You probably recall the story of how the Pilgrims that settled in New Plymouth, Massachusetts nearly starved to death due to the infertility of the very sandy soil they were attempting to cultivate. They were starving, that is, until the natives taught them how to fertilize the soil by using fish, which they had in abundance. Fish are high in protein and protein has an abundance of nitrogen, and potassium and their bones are high in phosphorous, and calcium, and upon rotting the fish become a very nearly balanced fertilizer. As there is a shortage of fish in the desert, I’ve learned to use the rodents my cats bring me. With a foundation bar, I drill a hole near the roots of a chard plant, lift a rodent out of the bucket by the tail, insert it nose first into the hole and using the foundation bar, gently tamp in in place. I’ve found I can deposit three small mice or one good size rat in each hole. It’s best to leave the tail of the last one hanging out slightly so you don’t accidentally over-fertilize that particular spot.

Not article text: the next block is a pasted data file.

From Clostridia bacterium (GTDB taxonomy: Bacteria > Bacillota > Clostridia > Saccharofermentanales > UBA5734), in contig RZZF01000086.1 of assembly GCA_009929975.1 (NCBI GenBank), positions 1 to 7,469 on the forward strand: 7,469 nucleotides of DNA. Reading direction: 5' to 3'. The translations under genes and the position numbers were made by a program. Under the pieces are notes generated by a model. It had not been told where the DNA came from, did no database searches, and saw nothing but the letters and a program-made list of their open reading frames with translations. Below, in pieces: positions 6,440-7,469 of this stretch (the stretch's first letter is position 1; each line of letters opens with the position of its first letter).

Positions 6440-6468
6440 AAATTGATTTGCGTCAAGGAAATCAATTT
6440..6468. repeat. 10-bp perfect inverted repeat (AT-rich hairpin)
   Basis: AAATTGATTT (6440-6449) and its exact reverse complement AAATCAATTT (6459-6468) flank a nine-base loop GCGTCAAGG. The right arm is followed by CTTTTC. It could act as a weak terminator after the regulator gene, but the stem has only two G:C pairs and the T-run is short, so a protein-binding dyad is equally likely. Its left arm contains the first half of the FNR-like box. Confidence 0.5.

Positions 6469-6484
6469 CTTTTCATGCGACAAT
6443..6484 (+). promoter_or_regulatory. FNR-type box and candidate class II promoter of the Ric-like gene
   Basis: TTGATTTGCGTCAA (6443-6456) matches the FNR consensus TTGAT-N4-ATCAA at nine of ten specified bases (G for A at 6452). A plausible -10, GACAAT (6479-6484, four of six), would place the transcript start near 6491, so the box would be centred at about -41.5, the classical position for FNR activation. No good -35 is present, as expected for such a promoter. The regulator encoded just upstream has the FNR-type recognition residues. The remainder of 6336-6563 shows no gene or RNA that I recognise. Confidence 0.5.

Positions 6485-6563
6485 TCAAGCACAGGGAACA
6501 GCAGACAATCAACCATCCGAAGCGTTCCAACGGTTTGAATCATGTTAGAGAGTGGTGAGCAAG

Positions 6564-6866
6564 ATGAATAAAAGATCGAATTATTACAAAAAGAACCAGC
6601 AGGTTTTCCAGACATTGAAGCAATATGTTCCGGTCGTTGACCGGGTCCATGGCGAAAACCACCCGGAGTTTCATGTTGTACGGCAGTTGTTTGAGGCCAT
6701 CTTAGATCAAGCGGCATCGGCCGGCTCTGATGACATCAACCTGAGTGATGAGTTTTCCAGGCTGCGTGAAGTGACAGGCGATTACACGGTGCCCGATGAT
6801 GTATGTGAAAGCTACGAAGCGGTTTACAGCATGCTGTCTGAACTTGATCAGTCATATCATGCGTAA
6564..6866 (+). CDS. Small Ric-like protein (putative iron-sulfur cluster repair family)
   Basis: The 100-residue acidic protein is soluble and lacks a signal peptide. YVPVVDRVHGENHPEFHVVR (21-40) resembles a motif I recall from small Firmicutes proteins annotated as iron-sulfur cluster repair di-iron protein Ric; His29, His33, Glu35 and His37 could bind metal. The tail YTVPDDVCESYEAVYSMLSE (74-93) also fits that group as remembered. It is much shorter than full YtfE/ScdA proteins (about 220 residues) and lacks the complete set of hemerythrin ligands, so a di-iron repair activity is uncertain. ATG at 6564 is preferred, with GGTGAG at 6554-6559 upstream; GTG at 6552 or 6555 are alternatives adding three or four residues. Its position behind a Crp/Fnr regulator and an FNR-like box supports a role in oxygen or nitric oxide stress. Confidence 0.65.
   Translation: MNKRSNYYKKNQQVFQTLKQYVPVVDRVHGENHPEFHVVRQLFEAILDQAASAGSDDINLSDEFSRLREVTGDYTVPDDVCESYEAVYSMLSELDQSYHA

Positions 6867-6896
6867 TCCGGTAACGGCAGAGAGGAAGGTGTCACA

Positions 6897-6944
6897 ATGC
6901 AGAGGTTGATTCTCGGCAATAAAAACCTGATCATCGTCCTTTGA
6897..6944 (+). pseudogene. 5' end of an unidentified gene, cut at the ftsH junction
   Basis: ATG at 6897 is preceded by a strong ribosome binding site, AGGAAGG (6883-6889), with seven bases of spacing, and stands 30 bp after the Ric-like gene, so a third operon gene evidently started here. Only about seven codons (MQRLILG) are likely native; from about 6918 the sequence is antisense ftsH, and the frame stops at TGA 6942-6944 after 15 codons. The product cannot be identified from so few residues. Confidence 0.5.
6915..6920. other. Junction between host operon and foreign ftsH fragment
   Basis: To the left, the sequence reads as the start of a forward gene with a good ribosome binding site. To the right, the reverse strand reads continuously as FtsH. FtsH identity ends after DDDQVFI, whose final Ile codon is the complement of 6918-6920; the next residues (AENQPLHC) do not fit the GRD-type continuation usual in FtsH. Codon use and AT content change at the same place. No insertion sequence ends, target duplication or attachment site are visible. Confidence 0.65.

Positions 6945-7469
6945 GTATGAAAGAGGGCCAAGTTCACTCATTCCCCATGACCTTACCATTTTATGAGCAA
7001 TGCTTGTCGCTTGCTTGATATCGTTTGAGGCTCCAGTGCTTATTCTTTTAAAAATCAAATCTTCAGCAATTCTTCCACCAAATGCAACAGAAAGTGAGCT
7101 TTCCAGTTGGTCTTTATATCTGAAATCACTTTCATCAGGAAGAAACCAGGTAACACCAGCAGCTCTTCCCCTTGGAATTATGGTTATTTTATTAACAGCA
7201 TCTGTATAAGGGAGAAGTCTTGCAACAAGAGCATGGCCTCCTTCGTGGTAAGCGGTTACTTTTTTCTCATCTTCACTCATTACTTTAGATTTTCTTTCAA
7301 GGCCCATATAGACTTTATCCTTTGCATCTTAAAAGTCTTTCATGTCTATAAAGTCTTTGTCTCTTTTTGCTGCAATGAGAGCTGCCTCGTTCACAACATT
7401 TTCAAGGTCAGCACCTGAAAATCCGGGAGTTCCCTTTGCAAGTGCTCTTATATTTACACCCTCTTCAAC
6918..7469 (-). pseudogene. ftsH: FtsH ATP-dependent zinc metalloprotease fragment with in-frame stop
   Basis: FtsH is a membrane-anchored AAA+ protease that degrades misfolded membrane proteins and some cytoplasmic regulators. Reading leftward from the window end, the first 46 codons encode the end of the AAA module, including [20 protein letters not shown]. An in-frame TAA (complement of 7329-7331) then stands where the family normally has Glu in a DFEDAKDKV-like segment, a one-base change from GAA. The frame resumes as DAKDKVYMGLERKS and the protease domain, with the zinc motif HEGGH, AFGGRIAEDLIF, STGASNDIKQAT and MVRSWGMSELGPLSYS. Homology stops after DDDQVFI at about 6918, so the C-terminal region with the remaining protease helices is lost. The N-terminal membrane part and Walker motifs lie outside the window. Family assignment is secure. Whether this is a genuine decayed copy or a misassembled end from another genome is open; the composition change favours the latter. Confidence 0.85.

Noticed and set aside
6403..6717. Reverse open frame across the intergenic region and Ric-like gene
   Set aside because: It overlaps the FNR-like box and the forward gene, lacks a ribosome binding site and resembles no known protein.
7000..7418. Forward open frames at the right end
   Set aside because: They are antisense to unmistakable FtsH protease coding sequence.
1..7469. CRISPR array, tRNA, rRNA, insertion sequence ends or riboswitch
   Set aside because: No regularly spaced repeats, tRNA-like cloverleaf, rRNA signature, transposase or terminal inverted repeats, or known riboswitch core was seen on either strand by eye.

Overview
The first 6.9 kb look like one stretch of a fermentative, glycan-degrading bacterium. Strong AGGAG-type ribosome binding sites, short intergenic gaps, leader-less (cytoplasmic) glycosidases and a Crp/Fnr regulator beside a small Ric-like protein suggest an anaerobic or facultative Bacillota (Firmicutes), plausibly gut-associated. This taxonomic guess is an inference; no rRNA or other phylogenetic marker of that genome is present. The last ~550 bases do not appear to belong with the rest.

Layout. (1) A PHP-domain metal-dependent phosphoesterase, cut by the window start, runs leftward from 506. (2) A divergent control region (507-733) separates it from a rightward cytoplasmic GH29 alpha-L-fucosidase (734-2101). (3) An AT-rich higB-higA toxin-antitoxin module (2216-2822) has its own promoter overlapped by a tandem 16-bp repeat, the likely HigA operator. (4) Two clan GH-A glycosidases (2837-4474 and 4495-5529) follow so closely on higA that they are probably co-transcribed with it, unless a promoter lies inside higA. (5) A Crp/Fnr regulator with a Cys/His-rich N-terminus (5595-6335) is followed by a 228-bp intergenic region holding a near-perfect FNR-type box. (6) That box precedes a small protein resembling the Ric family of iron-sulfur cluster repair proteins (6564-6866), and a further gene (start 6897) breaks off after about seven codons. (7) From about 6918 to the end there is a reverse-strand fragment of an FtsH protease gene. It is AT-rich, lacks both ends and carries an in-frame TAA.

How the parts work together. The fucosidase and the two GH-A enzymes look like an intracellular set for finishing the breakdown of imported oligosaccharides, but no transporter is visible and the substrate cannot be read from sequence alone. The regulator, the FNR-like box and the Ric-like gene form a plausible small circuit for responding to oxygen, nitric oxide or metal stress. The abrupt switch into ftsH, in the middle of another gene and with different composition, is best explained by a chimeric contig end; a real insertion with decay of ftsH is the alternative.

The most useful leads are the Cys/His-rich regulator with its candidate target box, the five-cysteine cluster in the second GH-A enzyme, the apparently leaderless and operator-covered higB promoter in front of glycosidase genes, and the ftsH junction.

One of my cats, Legs, likes the hunt and early in mid morning knocks off to come into my bedroom to “report”. He’s a big tough, blond, male tabby who loves his man. He likes to sit near my head late at night and purr into my ear and breath into my nose. Late one night he was doing so, with his cold nose so close it would occasionally touch mine. I had noticed in the past a peculiar scent about him at those times but never put it all together…I was after all half asleep…when I found myself overly disturbed by that awful musky scent that he was breathing into my nostrils. When, finally, it dawned on me…what I was smelling…was the scent of…rat blood. I must say, was so very good of him to report to me, in his pure animal-cat way, the success of his hunt.